Media education for older people

People over 65 years of age are a highly important and interesting group from the perspective of media education research and practice. Falling outside the formal educational system and workforce training, they may be left without adequate media literacy to fully function in our digitalized society. Therefore, it is critical to prevent the possible exclusionary effects of digitalization on older people by providing them with media education. This aim has also been underlined in the updated Finnish policy document on media education, which states that “Everyone is entitled to extensive and meaningful media literacy.”

Presently, we have scant research evidence regarding media literacies of older people. Media literacy is understood as the ability to use, understand, and create media content in a variety of contexts. Existing research highlights that some older people lack adequate media literacy related to digital media. For example, some older people lack the ability to

  • use digital health and welfare services,
  • identify fake news on social media,
  • understand online advertising,
  • understand the ways in which companies collect personal data online, and
  • judge the trustworthiness of information about health risks presented in the media.

Photo credits: Marko Junttila, IkäihMe project

Although there is diversity among older people’s online activities, their range is narrower than that of younger age groups, and there are more Internet non-users among older people. Furthermore, research indicates that the so-called warm experts, often family members and friends, play a pivotal role in older people’s use of digital devices and media.

What kind of media education interventions are best suited for older people? I will present some key answers based primarily on the research and development work we have done at the Media Education Hub, University of Lapland, Finland in our ongoing projects HARVEST and IkäihMe. My main source here is our recent systematic review on studies reporting media literacy interventions for older people.

Need-based media education
Older people’s media education should be based on their individual needs and perceived value of the Internet. People aged 65 years or more are a large and diverse group, whose needs, competences, and perceptions regarding digital media and services will vary depending on, for example, their age, education, health, place of residence, and social connectedness. The strategy should not be to offer one-size-fits-all media education interventions for all older people.

Multi-dimensional media education
Presently, media education interventions target older people’s media literacy from a somewhat narrow perspective: A majority of the interventions target their technical competencies in using digital devices and media. Although technical competences are key, media literacy comprises much more than that. The interventions should also target older people’s critical understanding of, for example, online news, advertisements, health information, and data privacy as well as their competences to actively participate in digital communication as content producers.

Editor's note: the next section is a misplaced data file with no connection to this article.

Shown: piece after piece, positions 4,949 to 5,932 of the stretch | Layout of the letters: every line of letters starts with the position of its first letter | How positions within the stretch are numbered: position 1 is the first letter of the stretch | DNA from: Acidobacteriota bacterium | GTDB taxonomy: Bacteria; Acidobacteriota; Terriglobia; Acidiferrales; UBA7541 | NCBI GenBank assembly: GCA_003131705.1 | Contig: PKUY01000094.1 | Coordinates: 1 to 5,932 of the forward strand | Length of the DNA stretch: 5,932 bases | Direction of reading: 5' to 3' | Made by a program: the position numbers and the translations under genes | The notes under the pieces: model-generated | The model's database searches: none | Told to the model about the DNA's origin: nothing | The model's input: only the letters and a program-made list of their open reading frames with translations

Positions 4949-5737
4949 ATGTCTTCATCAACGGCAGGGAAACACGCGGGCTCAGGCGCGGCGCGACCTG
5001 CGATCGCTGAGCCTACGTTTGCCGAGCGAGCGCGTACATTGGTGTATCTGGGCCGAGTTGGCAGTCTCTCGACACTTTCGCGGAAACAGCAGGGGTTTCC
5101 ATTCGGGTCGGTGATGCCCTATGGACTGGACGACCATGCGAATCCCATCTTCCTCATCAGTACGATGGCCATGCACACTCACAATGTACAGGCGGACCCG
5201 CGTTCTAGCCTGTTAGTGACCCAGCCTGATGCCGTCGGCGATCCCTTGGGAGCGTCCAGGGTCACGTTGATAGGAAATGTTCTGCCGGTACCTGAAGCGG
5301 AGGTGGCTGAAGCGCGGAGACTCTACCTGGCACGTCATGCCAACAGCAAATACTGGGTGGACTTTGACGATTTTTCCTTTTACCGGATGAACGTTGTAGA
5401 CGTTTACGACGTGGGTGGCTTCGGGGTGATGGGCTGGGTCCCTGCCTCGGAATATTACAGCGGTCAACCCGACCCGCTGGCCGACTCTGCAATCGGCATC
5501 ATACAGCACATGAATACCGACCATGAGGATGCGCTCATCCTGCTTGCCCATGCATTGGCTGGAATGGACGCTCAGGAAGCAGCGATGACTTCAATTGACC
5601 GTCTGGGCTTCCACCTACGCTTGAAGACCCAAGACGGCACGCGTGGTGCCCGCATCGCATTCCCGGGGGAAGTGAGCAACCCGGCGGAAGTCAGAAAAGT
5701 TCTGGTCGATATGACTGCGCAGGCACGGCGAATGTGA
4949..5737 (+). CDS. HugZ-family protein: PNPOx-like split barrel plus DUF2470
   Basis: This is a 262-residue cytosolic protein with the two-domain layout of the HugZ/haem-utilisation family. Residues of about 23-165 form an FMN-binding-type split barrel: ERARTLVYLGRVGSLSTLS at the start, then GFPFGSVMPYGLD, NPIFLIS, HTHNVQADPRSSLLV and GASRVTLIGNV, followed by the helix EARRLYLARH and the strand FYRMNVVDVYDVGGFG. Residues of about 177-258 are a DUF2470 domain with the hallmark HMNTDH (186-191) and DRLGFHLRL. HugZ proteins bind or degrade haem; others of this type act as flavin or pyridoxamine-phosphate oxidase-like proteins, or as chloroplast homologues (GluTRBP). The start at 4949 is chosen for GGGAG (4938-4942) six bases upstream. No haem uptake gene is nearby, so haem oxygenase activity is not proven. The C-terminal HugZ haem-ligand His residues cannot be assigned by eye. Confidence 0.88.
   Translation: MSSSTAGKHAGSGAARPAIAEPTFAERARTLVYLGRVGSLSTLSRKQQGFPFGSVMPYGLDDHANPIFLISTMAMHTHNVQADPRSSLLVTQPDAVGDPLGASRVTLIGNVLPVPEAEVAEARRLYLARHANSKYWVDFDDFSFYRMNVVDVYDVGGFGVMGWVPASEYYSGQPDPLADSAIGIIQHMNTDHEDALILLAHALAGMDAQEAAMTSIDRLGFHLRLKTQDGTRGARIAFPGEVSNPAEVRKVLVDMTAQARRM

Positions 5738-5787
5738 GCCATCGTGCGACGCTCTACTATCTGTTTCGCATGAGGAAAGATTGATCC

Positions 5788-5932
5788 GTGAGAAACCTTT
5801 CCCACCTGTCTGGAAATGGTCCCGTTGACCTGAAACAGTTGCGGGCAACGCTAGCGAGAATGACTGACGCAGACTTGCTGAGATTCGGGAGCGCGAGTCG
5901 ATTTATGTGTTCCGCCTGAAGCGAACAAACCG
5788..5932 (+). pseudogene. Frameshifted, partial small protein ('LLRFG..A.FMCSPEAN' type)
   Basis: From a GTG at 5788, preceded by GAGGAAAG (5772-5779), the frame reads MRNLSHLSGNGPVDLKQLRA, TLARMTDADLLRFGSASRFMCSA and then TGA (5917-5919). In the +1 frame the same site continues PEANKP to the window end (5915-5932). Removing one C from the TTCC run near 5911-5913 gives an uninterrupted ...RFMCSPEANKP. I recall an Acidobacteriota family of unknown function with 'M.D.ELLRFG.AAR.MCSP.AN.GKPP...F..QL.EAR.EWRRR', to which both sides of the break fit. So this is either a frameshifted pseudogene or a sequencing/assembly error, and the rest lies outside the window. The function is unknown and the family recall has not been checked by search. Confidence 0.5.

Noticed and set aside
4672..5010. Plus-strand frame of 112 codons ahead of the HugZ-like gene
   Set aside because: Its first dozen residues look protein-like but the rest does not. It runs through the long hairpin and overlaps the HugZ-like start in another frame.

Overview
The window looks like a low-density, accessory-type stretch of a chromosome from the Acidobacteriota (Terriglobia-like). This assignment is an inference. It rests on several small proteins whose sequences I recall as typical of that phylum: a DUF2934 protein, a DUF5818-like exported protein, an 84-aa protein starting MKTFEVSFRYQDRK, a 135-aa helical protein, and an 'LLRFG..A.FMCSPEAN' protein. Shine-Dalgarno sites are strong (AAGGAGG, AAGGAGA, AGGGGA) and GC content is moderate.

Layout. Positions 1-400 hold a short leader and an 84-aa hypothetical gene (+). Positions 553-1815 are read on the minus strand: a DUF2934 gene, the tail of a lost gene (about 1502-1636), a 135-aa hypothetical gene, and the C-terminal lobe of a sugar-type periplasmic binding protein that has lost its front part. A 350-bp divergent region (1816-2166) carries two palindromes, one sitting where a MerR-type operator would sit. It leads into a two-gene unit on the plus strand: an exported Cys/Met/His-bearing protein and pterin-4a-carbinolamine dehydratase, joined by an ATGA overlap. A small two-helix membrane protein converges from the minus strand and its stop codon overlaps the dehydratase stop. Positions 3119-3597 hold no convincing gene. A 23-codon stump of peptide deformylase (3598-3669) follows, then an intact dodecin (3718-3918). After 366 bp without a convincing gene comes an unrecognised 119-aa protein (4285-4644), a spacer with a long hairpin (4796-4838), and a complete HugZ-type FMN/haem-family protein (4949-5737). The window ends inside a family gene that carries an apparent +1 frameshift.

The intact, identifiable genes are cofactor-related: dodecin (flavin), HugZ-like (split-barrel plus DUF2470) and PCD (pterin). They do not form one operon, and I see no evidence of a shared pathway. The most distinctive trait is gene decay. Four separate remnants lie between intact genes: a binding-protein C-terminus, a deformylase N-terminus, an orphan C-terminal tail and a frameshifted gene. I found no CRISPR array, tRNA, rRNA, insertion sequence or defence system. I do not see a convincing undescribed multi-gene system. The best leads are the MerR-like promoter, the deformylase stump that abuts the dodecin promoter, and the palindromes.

Photo credits: Marko Junttila, IkäihMe project

Pedagogies for older people
Fostering older people’s self-efficacy as users of digital devices and media and providing them with social support and a respectful atmosphere for learning are of utmost importance. Further, research shows that teacher-led instruction in small groups and one-on-one teaching work well with older people as well as peer-to-peer learning. However, the pedagogies used in media education interventions with older people need to be enriched: The pedagogies for online learning and creative digital content production need to be further developed.

Cross-sector and multiprofessional collaboration
Who should provide high-quality and multi-dimensional media education to cater to older people’s individual needs? Here, research indicates that cross-sector collaboration between adult educators and professionals who work directly with older people is key, which has also been underlined in the updated Finnish policy document on media education. Depending on national contexts, the list of potential providers of older people’s media education is extensive and may include, for example,

  • public libraries,
  • NGOs,
  • adult education organizations,
  • universities of the third age,
  • senior centers,
  • social and health care services,
  • cultural, museum, and art institutions,
  • businesses (e.g. media companies, banks, telecom service providers),
  • schools (with computer-savvy students),
  • religious communities,
  • warm experts (family, friends), and peers.

Providing need-based, high-quality, and multi-dimensional media education for older people may require rethinking the structures, institutions, and partnerships involved. It is, however, a challenge that must be addressed if we are to succeed in building an age-friendly digital society.

About the author: Päivi Rasi, Ph.D., M.SSc., is an Associate Professor of Education with the Media Education Hub at the University of Lapland’s Faculty of Education, Finland. Rasi has over 15 years of experience in research and development projects in the field of media education. She also serves as the Chairperson of the Finnish Society on Media Education. She is an expert on older people’s media education and is recognized for her research on older people’s Internet non-use as well.

Editor’s note: Päivi will be presenting her work during the Webinar: MIL and senior citizens, lessons learned from Finland organised by the NordMedia network, more information here.


Päivi Rasi,

University of Lapland, Finland